Most indie authors will be familiar with the plotter vs pantser debate: whether it’s better to plan your book in detail before you start writing it, or to make it up as you go along. In today’s Opinion post, Australian writer Ian D Richardson applies that principle more broadly to the whole of his writing career.
Some writers plan their lives; some don’t. I’m one of those folk who have planned almost nothing about their lives.
I can’t make up my mind whether this is from laziness or a lack of commitment or a deep-seated fear of failing to achieve a lifetime of targets. It’s probably chiefly the last of these three, if I’m honest.
I have known ambitious people who have led miserable lives never achieving things that they regard as their due. Not me. I can’t be bothered. But having stated that, it is a serious mistake for a writer not to make the best of the opportunities that come their way.
What to Expect of a Writing Career
Although I have always loved writing, it was never my expectation that I would become someone who earned a living from it. As a teenager in a small Australian town I worked after school for the local jeweler and watchmaker, and it had been agreed that when I had completed my schooling I would begin a formal apprenticeship as a watch repairer.
But it wasn’t to be. My father, who owned a small printing business and edited the local weekly newspaper, had other ideas. Unbeknown to me, he was losing a struggle against cancer and he needed me to help out in the business.
So began an apprenticeship as a printer, learning skills that have proved useful to this very day.
After my father’s death, my mother took over the business, and as she was not a journalist, I found myself with the opportunity to contribute a growing number of articles to the newspaper, affectionately referred to as “the local rag”. A few years later my mother remarried and sold the business, and I moved on to broadcasting journalism in Australia, then the BBC World Service.
My Unplanned Path to Authordom
None of this had been planned. It just sort of happened. But I am hugely grateful for the skills I acquired along my haphazard route, particularly in radio and television news which taught me there can be no such thing as writer’s block in that medium.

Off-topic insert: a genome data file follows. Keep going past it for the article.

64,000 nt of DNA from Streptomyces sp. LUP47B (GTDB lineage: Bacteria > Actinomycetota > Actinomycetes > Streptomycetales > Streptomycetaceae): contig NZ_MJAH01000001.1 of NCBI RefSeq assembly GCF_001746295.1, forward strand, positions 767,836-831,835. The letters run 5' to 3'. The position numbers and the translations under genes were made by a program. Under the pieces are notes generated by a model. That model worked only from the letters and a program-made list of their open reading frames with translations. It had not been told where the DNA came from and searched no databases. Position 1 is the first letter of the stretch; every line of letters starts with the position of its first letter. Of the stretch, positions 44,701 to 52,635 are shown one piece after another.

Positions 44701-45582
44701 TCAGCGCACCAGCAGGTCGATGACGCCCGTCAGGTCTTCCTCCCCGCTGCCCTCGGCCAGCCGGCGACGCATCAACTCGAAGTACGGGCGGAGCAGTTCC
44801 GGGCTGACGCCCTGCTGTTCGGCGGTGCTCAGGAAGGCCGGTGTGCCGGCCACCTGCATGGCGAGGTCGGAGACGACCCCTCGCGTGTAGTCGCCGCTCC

The quickest way to be fired in broadcasting is to tell an editor “I can’t think what to write”.
After I retired from the BBC, I did the usual lecturing and consulting stuff, but still without any plan to write books. Instead, when I stumbled across a scandal in my own family, I thought of it more as a film than a book. It was a chance suggestion by my wife that prompted me to match the screenplay with a book, God’s Triangle.
Then a discussion with a journalist mate led to another screenplay and another book – this time about the moral challenges facing foreign correspondents. Now I’m writing a novel version of the first book.
I have a few other possible books that I might produce, if I don’t get too distracted by writing for blogs and contributing too many postings on Facebook and Twitter, but if they don’t happen, too bad.
It’s Your Decision
If this all seems a bit flip, it isn’t intended to be. My message is that if you want to plan your life and career, go ahead. But don’t get upset if it doesn’t quite work out the way you hope. Instead, I suggest you let life roll on while grasping those opportunities that do come your way and make the very best of them.
That’s my plan for a happy, disappointment-free writing life.
OVER TO YOU What’s your take on Ian’s attitude – would it work for you? Is his laissez-faire attitude a recipe for a better work-life balance, or is he out of step with the way the self-publishing sector is going? Has your approach to productivity changed during your indie author career? Join the conversation!Indie #author @ian-richmed explains how his eye for an opportunity has driven his #selfpub success. Click To Tweet
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From the ALLi Author Advice Center Archive